A bomb tore apart an armored Bradley fighting vehicle on Thursday, killing seven US soldiers, while two marines died in the volatile al-Anbar Province, in the bloodiest day for US forces so far this year.
With elections due at the end of January, Iraqi Prime Minister Iyad Allawi meanwhile extended emergency laws for 30 days in a bid to thwart violence directed at keeping people away from the voting for a 275-seat parliament.
The second-in-command of US forces in Iraq told reporters that security was lacking in four provinces, where the insurgency has thrived in central Iraq's Sunni Muslim belt, but said delaying elections would be a mistake.
Despite the brave face put on plans to carry out Iraq's unprecedented free election, an internal US State Department poll obtained by AFP showed only a third of Sunni Muslims are "very likely" to vote and 88 percent said fear of attacks would keep them away.
In the northern city of Mosul, bodies of 18 Iraqis apparently lured to their deaths by promises of work at a US base were uncovered on Thursday, while in a separate development a French newspaper said one its correspondents was missing.
Iraq's neighbors meeting in Jordan, meanwhile, pledged not to interfere in elections and urged all Iraqis to vote on deciding their future.
In the bloodiest attack against US troops in the new year, seven US soldiers in a Bradley fighting vehicle when a bomb ripped a hole in the light armored tank, which is used for its maneuverablity in Baghdad's dense streets.
None of the seven soldiers in the vehicle survived the blast, in northwestern Baghdad around 6pm local time, said Captain Patricia Brewer, a Baghdad spokeswoman for the coalition forces.
In Al-Anbar Province, home to the explosive cities of Ramadi and Fallujah, two US marines were killed in action, the military said, but released no further details on the separate incidents.
In a sign of Iraq's determination to go ahead with the vote, Allawi on Thursday extended emergency measures throughout the country, except for the northern Kurdish regions, for 30 days.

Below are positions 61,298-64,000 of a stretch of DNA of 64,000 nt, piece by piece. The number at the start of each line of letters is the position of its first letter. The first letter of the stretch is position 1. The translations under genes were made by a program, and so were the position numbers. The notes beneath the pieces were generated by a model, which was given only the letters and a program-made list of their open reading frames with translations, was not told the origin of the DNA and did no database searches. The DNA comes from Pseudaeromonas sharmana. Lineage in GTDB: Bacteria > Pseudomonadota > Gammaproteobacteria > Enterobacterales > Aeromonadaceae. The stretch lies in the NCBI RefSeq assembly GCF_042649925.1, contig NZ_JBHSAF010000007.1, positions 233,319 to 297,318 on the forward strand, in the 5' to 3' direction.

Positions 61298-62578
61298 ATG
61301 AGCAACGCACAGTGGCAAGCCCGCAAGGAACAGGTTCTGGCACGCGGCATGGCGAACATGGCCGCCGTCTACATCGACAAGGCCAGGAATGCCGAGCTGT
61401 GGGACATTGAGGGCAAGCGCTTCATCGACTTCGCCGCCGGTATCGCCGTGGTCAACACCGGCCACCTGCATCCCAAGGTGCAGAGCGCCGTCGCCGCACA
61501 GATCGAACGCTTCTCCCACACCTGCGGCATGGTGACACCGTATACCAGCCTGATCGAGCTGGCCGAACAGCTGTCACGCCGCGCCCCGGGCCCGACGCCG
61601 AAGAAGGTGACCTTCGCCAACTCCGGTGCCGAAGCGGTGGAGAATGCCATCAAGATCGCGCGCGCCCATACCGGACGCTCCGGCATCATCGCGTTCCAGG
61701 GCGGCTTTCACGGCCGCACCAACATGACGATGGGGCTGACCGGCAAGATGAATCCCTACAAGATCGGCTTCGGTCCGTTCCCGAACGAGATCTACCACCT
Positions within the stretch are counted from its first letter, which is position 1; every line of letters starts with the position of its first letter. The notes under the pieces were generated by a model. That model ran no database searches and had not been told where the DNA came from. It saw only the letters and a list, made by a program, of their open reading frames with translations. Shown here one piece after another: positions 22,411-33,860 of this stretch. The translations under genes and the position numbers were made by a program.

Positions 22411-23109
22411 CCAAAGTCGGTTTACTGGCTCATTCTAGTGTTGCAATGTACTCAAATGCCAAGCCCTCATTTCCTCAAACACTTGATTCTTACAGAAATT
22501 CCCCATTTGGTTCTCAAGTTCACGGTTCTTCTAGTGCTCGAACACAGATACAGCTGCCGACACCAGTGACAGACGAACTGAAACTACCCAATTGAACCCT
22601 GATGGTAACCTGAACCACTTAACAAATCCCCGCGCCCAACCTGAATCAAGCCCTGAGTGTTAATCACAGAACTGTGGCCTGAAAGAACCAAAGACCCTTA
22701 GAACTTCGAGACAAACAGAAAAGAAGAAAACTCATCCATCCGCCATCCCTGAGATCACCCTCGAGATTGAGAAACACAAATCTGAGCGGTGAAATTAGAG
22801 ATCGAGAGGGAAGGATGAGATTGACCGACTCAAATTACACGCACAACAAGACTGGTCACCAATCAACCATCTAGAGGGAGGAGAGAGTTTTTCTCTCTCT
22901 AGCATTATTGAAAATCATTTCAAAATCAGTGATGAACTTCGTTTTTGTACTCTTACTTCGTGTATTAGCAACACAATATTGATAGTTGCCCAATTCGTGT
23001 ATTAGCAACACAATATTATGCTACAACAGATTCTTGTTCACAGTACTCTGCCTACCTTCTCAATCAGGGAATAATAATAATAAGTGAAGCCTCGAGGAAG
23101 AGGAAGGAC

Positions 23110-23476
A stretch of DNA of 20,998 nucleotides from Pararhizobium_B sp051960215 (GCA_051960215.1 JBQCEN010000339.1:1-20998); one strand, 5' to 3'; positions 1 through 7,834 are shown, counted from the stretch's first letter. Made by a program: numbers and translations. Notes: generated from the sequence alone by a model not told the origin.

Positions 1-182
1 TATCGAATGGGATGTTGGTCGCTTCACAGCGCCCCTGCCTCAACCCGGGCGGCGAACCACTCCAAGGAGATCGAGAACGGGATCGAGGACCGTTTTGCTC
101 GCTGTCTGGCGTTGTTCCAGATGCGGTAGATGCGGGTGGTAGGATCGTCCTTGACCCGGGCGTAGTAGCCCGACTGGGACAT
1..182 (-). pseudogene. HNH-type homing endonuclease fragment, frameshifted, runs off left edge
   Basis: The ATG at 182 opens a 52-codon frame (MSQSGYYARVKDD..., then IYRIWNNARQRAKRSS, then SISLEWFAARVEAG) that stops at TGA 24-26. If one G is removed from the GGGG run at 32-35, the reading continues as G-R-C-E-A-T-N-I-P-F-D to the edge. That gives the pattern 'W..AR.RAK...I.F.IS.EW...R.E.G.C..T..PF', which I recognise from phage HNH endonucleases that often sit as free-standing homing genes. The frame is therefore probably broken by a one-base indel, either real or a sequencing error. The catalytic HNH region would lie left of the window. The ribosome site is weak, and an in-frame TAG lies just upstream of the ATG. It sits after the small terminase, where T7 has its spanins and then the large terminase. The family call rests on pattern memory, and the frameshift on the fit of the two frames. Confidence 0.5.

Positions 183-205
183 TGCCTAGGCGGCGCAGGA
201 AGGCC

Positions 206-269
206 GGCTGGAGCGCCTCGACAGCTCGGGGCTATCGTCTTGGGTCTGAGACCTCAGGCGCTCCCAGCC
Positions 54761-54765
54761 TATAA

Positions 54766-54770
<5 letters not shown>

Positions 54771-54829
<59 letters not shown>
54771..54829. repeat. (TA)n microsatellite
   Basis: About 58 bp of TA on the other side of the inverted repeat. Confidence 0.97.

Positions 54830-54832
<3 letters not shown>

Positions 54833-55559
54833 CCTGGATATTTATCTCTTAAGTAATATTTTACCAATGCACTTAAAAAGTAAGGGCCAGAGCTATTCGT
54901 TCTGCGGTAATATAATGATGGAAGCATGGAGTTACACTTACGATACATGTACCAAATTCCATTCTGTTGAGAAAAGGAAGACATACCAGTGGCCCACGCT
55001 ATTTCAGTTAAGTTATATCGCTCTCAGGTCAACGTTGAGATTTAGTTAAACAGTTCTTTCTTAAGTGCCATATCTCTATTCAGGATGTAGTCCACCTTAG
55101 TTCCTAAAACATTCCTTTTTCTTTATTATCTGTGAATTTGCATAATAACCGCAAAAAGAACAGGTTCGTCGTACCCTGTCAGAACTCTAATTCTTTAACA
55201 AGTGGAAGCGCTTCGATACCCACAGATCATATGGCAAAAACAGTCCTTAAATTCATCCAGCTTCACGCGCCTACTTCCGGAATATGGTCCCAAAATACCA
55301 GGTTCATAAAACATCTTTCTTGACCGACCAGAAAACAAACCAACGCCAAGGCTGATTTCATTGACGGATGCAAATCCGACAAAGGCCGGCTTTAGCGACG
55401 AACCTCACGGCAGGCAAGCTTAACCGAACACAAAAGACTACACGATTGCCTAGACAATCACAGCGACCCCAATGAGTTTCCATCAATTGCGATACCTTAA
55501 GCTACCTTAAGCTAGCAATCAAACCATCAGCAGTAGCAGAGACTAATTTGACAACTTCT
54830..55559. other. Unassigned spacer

The emergency law was introduced for 60 days on Nov. 7, the eve of the US assault on the former rebel-stronghold of Fallujah.
But Iraq's sizeable Sunni minority, whose many political and religious leaders are calling for a delay or boycott of the vote, still seemed unconvinced.
According to the internal state department poll, only 32 percent of Sunnis are "very likely" to vote and 88 percent said they would stay away from the polls if they feared an attack on the station.
A US official said the findings were "not surprising. It's what we expected." However, the official said efforts would continue to encourage the participation of Sunnis.
police chief killed
In other violence, the head of police in the Baghdad Shiite district of Sadr City, Abdel Karim, was gunned down in an ambush.
Four Iraqi soldiers and three civilians were also killed in separate attacks in northern Iraq.
The deputy US ground commander in Iraq, Lieutenant General Thomas Metz, told reporters insurgents in Iraq are "thugs" who will not be allowed to derail the elections.
At the Taji base, north of Baghdad, the Iraqi army unveiled its new mechanized brigade, albeit with refurbished vehicles from the old army, under the gaze of Allawi and other ministers.